In my allocated time I want to say three things. The first is that, although our finance industry is well known in certain parts of the world, there are probably only two Jersey icons, and they both relate to the countryside. The first is the Jersey cow, and the second is the Jersey Royal potato. In China and the Far East many more people have heard of the Jersey cow than know where Jersey is. We probably do not make sufficient use of these iconic symbols of the Jersey countryside.  They are a valuable part of our cultural heritage and can help the wider diplomatic effort. The big brown eyes of a Jersey cow are much more alluring than the faces of most ministers.

Secondly, agriculture and fisheries are very important local industries which need to be respected as serious forms of economic activity, and supported. Farmers are not gardeners keeping the countryside pretty for tourists and locals, although an ordered landscape is of course a by-product of efficient and responsible farming. I know that bureaucratic red tape is a continuing problem, and although EU requirements are difficult to avoid, we should constantly be trying to make life easier for farmers and fishermen, because we want them to continue to do well.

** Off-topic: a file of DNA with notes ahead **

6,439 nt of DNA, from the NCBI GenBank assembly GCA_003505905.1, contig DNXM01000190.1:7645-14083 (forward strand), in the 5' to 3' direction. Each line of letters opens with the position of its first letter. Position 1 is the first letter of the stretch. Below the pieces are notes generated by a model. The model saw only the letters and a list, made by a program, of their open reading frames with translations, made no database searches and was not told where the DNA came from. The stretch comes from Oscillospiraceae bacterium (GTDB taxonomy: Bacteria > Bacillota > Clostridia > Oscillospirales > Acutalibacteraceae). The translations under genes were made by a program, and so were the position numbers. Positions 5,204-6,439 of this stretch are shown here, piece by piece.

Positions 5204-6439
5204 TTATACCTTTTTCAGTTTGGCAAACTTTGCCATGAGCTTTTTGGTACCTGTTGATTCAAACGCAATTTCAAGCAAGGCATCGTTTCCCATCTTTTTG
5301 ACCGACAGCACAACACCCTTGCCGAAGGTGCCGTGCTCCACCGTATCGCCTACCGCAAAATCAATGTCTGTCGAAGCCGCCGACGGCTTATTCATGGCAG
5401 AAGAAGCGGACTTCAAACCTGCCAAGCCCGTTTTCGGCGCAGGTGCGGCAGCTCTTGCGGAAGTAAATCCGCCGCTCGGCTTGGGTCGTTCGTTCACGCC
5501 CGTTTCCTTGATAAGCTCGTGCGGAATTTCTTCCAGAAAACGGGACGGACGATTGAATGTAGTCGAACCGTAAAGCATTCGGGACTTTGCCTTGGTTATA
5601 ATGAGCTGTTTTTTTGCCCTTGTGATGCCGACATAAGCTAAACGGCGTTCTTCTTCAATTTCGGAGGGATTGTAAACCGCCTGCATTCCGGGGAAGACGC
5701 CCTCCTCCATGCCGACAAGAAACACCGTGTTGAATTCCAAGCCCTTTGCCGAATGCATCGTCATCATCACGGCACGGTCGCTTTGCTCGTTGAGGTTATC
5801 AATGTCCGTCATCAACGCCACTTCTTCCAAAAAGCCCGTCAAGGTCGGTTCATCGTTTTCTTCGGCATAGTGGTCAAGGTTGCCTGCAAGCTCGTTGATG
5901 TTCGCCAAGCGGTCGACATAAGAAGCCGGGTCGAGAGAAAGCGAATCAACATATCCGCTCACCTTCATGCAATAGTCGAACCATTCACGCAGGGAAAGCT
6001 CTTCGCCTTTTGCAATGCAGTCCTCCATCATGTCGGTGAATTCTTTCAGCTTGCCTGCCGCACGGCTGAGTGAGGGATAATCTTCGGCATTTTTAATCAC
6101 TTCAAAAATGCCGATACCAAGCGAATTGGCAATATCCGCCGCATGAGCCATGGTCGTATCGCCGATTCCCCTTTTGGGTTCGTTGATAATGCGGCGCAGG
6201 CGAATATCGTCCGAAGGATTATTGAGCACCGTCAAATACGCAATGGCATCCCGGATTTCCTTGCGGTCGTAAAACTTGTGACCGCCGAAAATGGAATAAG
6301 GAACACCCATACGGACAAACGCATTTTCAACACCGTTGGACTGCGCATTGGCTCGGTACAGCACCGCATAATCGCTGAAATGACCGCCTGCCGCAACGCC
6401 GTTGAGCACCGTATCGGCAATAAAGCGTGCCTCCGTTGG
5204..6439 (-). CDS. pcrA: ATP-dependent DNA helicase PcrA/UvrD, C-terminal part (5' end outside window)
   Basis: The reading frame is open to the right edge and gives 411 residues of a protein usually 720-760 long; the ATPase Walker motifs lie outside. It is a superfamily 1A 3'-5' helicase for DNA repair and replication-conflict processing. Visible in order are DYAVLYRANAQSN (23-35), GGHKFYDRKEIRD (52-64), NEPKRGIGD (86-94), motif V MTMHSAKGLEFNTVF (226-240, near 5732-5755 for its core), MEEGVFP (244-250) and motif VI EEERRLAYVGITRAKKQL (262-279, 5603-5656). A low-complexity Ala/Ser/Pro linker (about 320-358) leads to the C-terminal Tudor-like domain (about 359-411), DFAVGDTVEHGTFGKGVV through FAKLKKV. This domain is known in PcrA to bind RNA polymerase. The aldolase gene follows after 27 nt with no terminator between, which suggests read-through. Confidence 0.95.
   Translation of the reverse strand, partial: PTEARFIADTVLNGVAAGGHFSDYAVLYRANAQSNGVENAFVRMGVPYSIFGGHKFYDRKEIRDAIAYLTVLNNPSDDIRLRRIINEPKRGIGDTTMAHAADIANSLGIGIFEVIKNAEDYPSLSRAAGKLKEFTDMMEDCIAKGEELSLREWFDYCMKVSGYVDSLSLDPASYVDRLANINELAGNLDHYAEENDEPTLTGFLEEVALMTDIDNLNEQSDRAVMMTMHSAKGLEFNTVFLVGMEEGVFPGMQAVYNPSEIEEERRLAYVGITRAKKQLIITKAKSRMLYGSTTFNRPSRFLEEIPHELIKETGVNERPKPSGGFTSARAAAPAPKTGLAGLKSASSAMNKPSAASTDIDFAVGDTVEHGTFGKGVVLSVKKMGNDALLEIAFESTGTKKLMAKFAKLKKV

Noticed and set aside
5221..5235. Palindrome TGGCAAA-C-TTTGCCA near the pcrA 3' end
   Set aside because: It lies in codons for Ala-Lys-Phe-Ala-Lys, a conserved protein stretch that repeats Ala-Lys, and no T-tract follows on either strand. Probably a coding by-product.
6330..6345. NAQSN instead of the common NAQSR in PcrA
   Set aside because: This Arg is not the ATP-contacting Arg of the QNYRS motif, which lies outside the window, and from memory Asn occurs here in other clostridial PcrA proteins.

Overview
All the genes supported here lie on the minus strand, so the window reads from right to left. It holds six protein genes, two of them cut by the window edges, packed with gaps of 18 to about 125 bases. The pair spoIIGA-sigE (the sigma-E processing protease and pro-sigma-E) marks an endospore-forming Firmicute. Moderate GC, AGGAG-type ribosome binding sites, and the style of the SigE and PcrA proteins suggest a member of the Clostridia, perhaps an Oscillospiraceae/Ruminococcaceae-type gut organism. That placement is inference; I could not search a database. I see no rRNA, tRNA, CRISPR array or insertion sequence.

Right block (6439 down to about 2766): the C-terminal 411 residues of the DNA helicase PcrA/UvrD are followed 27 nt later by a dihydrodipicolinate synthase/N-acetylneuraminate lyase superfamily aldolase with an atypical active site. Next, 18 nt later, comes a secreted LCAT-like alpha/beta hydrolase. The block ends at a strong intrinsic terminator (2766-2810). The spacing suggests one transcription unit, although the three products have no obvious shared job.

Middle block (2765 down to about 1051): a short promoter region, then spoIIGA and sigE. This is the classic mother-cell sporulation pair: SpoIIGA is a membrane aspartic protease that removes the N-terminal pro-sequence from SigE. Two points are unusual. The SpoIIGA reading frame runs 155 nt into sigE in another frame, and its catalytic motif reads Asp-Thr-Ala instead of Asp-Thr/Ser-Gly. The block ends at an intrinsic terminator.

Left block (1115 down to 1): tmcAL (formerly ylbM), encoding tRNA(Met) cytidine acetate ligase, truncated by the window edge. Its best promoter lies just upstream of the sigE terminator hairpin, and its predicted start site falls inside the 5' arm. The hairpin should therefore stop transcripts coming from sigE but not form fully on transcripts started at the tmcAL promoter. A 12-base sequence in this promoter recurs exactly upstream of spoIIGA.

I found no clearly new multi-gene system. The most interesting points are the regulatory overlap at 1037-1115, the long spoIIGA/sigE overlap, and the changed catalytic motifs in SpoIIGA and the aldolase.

Thirdly, I want to congratulate the industry on the innovation shown in a number of areas but perhaps most of all by the JMMB. The export of UHT milk to Hong Kong and the development of the ice cream market in the UK have been remarkable triumphs. It is good to see the number of Jersey cattle gradually increasing. This success comes by hard work, not just from employers but from employees too. The statistics show that the average weekly hours of work in agriculture and fisheries is 45, which is 5 hours a week more than the average of all full-time workers. So those employees need to be properly looked after.

A postscript on organic agriculture, as we all had an email from the JOA, of which I have been a member for many years. I re-read the Mark Measures report yesterday and am sure that organic agriculture has a bright future. The Organic Action Plan will form part of the next Rural Economy Strategy, and I hope that the area farmed organically will expand with government support and cooperative innovation from the producers too.